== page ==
Based on the available information and databases related to volcanic activity, scientists from Bristol University for the first time classified victims of volcanoes by activity and other characteristics, and also learned at what distance from the volcano they were at the time of death.
The results of the study should help in assessing volcanic hazards and developing effective measures to prevent accidents.
The tenth part of the world’s population is exposed to volcanic threats, as more than 800 million people live within 100 km of active volcanoes. Over the period from 1500 to 2017, more than 278,000 people said goodbye to life as a result of volcanic activity – an average of about 540 deaths per year.
Volcanoes give rise to numerous threats, the influence of which extends to different distances, both during the eruption and in its absence. In the course of the study, Dr. Sarah Brown of the School of Earth Sciences at the University of Bristol and her colleagues updated the previous databases on the deaths associated with volcanoes, by adjusting the data and, most importantly, by including information about the whereabouts of the dead in terms of distance from the volcano.
The places of fatal incidents were determined on the basis of official reports, scientific reports and publications. Deaths were recorded at a distance of up to 170 km from the volcano, almost half of them occurred at a distance of 10 km and most – within a radius of 5 km.
Pyroclastic flows, rapidly moving avalanches of rock, ash and gas, are the dominant cause of death at medium distances (5-15 km). Volcanic mud flows of lakhar, tsunami and ash are the main causes of deaths at great distances.
In addition, Dr. Brown and her team presented in their study the most detailed classification of victims of volcanic activity. While most of the victims lived on or near the volcano, several special groups were identified. They are tourists, media workers, emergency response personnel and scientists, mostly volcanologists.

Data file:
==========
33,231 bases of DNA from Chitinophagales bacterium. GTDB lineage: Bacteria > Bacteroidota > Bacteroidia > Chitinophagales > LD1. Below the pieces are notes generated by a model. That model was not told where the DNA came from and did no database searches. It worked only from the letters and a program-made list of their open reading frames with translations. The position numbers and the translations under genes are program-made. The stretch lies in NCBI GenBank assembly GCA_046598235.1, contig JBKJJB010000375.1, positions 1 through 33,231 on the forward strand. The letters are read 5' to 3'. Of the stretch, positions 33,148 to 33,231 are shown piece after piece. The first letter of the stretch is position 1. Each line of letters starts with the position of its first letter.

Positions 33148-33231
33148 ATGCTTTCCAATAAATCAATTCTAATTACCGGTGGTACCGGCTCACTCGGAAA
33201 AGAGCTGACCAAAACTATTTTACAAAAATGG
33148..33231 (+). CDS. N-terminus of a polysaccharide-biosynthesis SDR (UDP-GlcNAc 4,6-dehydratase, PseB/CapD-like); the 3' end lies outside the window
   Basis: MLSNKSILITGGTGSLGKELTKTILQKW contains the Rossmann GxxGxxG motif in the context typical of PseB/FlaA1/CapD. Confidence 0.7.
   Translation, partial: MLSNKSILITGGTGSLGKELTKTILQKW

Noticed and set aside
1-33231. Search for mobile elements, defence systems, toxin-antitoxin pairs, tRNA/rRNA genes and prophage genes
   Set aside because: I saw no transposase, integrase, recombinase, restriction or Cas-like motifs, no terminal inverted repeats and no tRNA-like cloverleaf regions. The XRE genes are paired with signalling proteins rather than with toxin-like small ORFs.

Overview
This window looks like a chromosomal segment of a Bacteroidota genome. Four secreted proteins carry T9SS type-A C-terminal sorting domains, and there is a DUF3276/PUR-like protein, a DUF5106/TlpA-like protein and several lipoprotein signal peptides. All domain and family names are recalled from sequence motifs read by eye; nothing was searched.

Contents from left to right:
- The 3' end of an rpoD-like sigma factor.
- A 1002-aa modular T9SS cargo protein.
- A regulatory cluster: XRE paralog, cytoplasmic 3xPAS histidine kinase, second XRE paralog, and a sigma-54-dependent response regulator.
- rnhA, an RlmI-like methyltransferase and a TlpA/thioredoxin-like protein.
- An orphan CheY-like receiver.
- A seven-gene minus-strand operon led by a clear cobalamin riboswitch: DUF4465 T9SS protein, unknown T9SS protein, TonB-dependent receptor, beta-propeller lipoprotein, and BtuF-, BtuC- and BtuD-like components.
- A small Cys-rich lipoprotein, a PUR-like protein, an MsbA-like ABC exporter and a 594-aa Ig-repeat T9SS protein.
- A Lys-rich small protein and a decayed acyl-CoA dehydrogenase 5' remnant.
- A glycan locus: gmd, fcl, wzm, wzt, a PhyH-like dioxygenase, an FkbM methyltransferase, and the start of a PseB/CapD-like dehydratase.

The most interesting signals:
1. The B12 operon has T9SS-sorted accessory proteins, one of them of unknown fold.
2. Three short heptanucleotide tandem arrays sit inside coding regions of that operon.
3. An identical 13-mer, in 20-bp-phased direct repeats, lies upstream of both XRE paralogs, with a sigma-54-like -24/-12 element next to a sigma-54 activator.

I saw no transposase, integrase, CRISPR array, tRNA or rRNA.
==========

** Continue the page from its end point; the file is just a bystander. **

Among tourists, 561 deaths were recorded, mainly during small eruptions or in their absence. Most of these incidents occurred near the volcano, within 5 km. A recent example of the death of tourists during the eruption was the case of 2014 in the area of the Japanese volcano Ontake. Suddenly, the awakened volcano led to the death of 57 people. Or just a few weeks ago, an 11-year-old child and his parents died, falling into the crater of the super-volcano Campi Flegrei in Italy, where they inhaled harmful gas fumes.
Reports also told the authors of a study of the death of 67 scientists, mostly volcanologists and their assistants. More than 70% of them died within 1 km of the top of the volcano, which underlines the danger of visiting active volcanoes even for scientific purposes.
Among the rescuers, military and other workers of emergency response services, volcanoes killed 57 people. Media workers who are reporting from the scene of events, often in a danger zone, are also at the same risk. In this category, 30 deaths were recorded.
“Identifying these groups is a key factor in increasing safety and reducing deaths. While volcanologists and rescuers can have good reasons for visiting hazardous areas, the benefits and risks must be carefully weighed. Employees of the media and tourists should observe the distance, follow the instructions of the authorities and volcanic observatories. The number of dead tourists can be reduced due to the appropriate restrictions on access, warnings and upbringing, “stressed Dr. Brown.
The work carried out is an important step towards collecting statistical data in order to reduce the mortality from natural disasters and the development of the corresponding program Sendai Framework for Disaster Risk Reduction.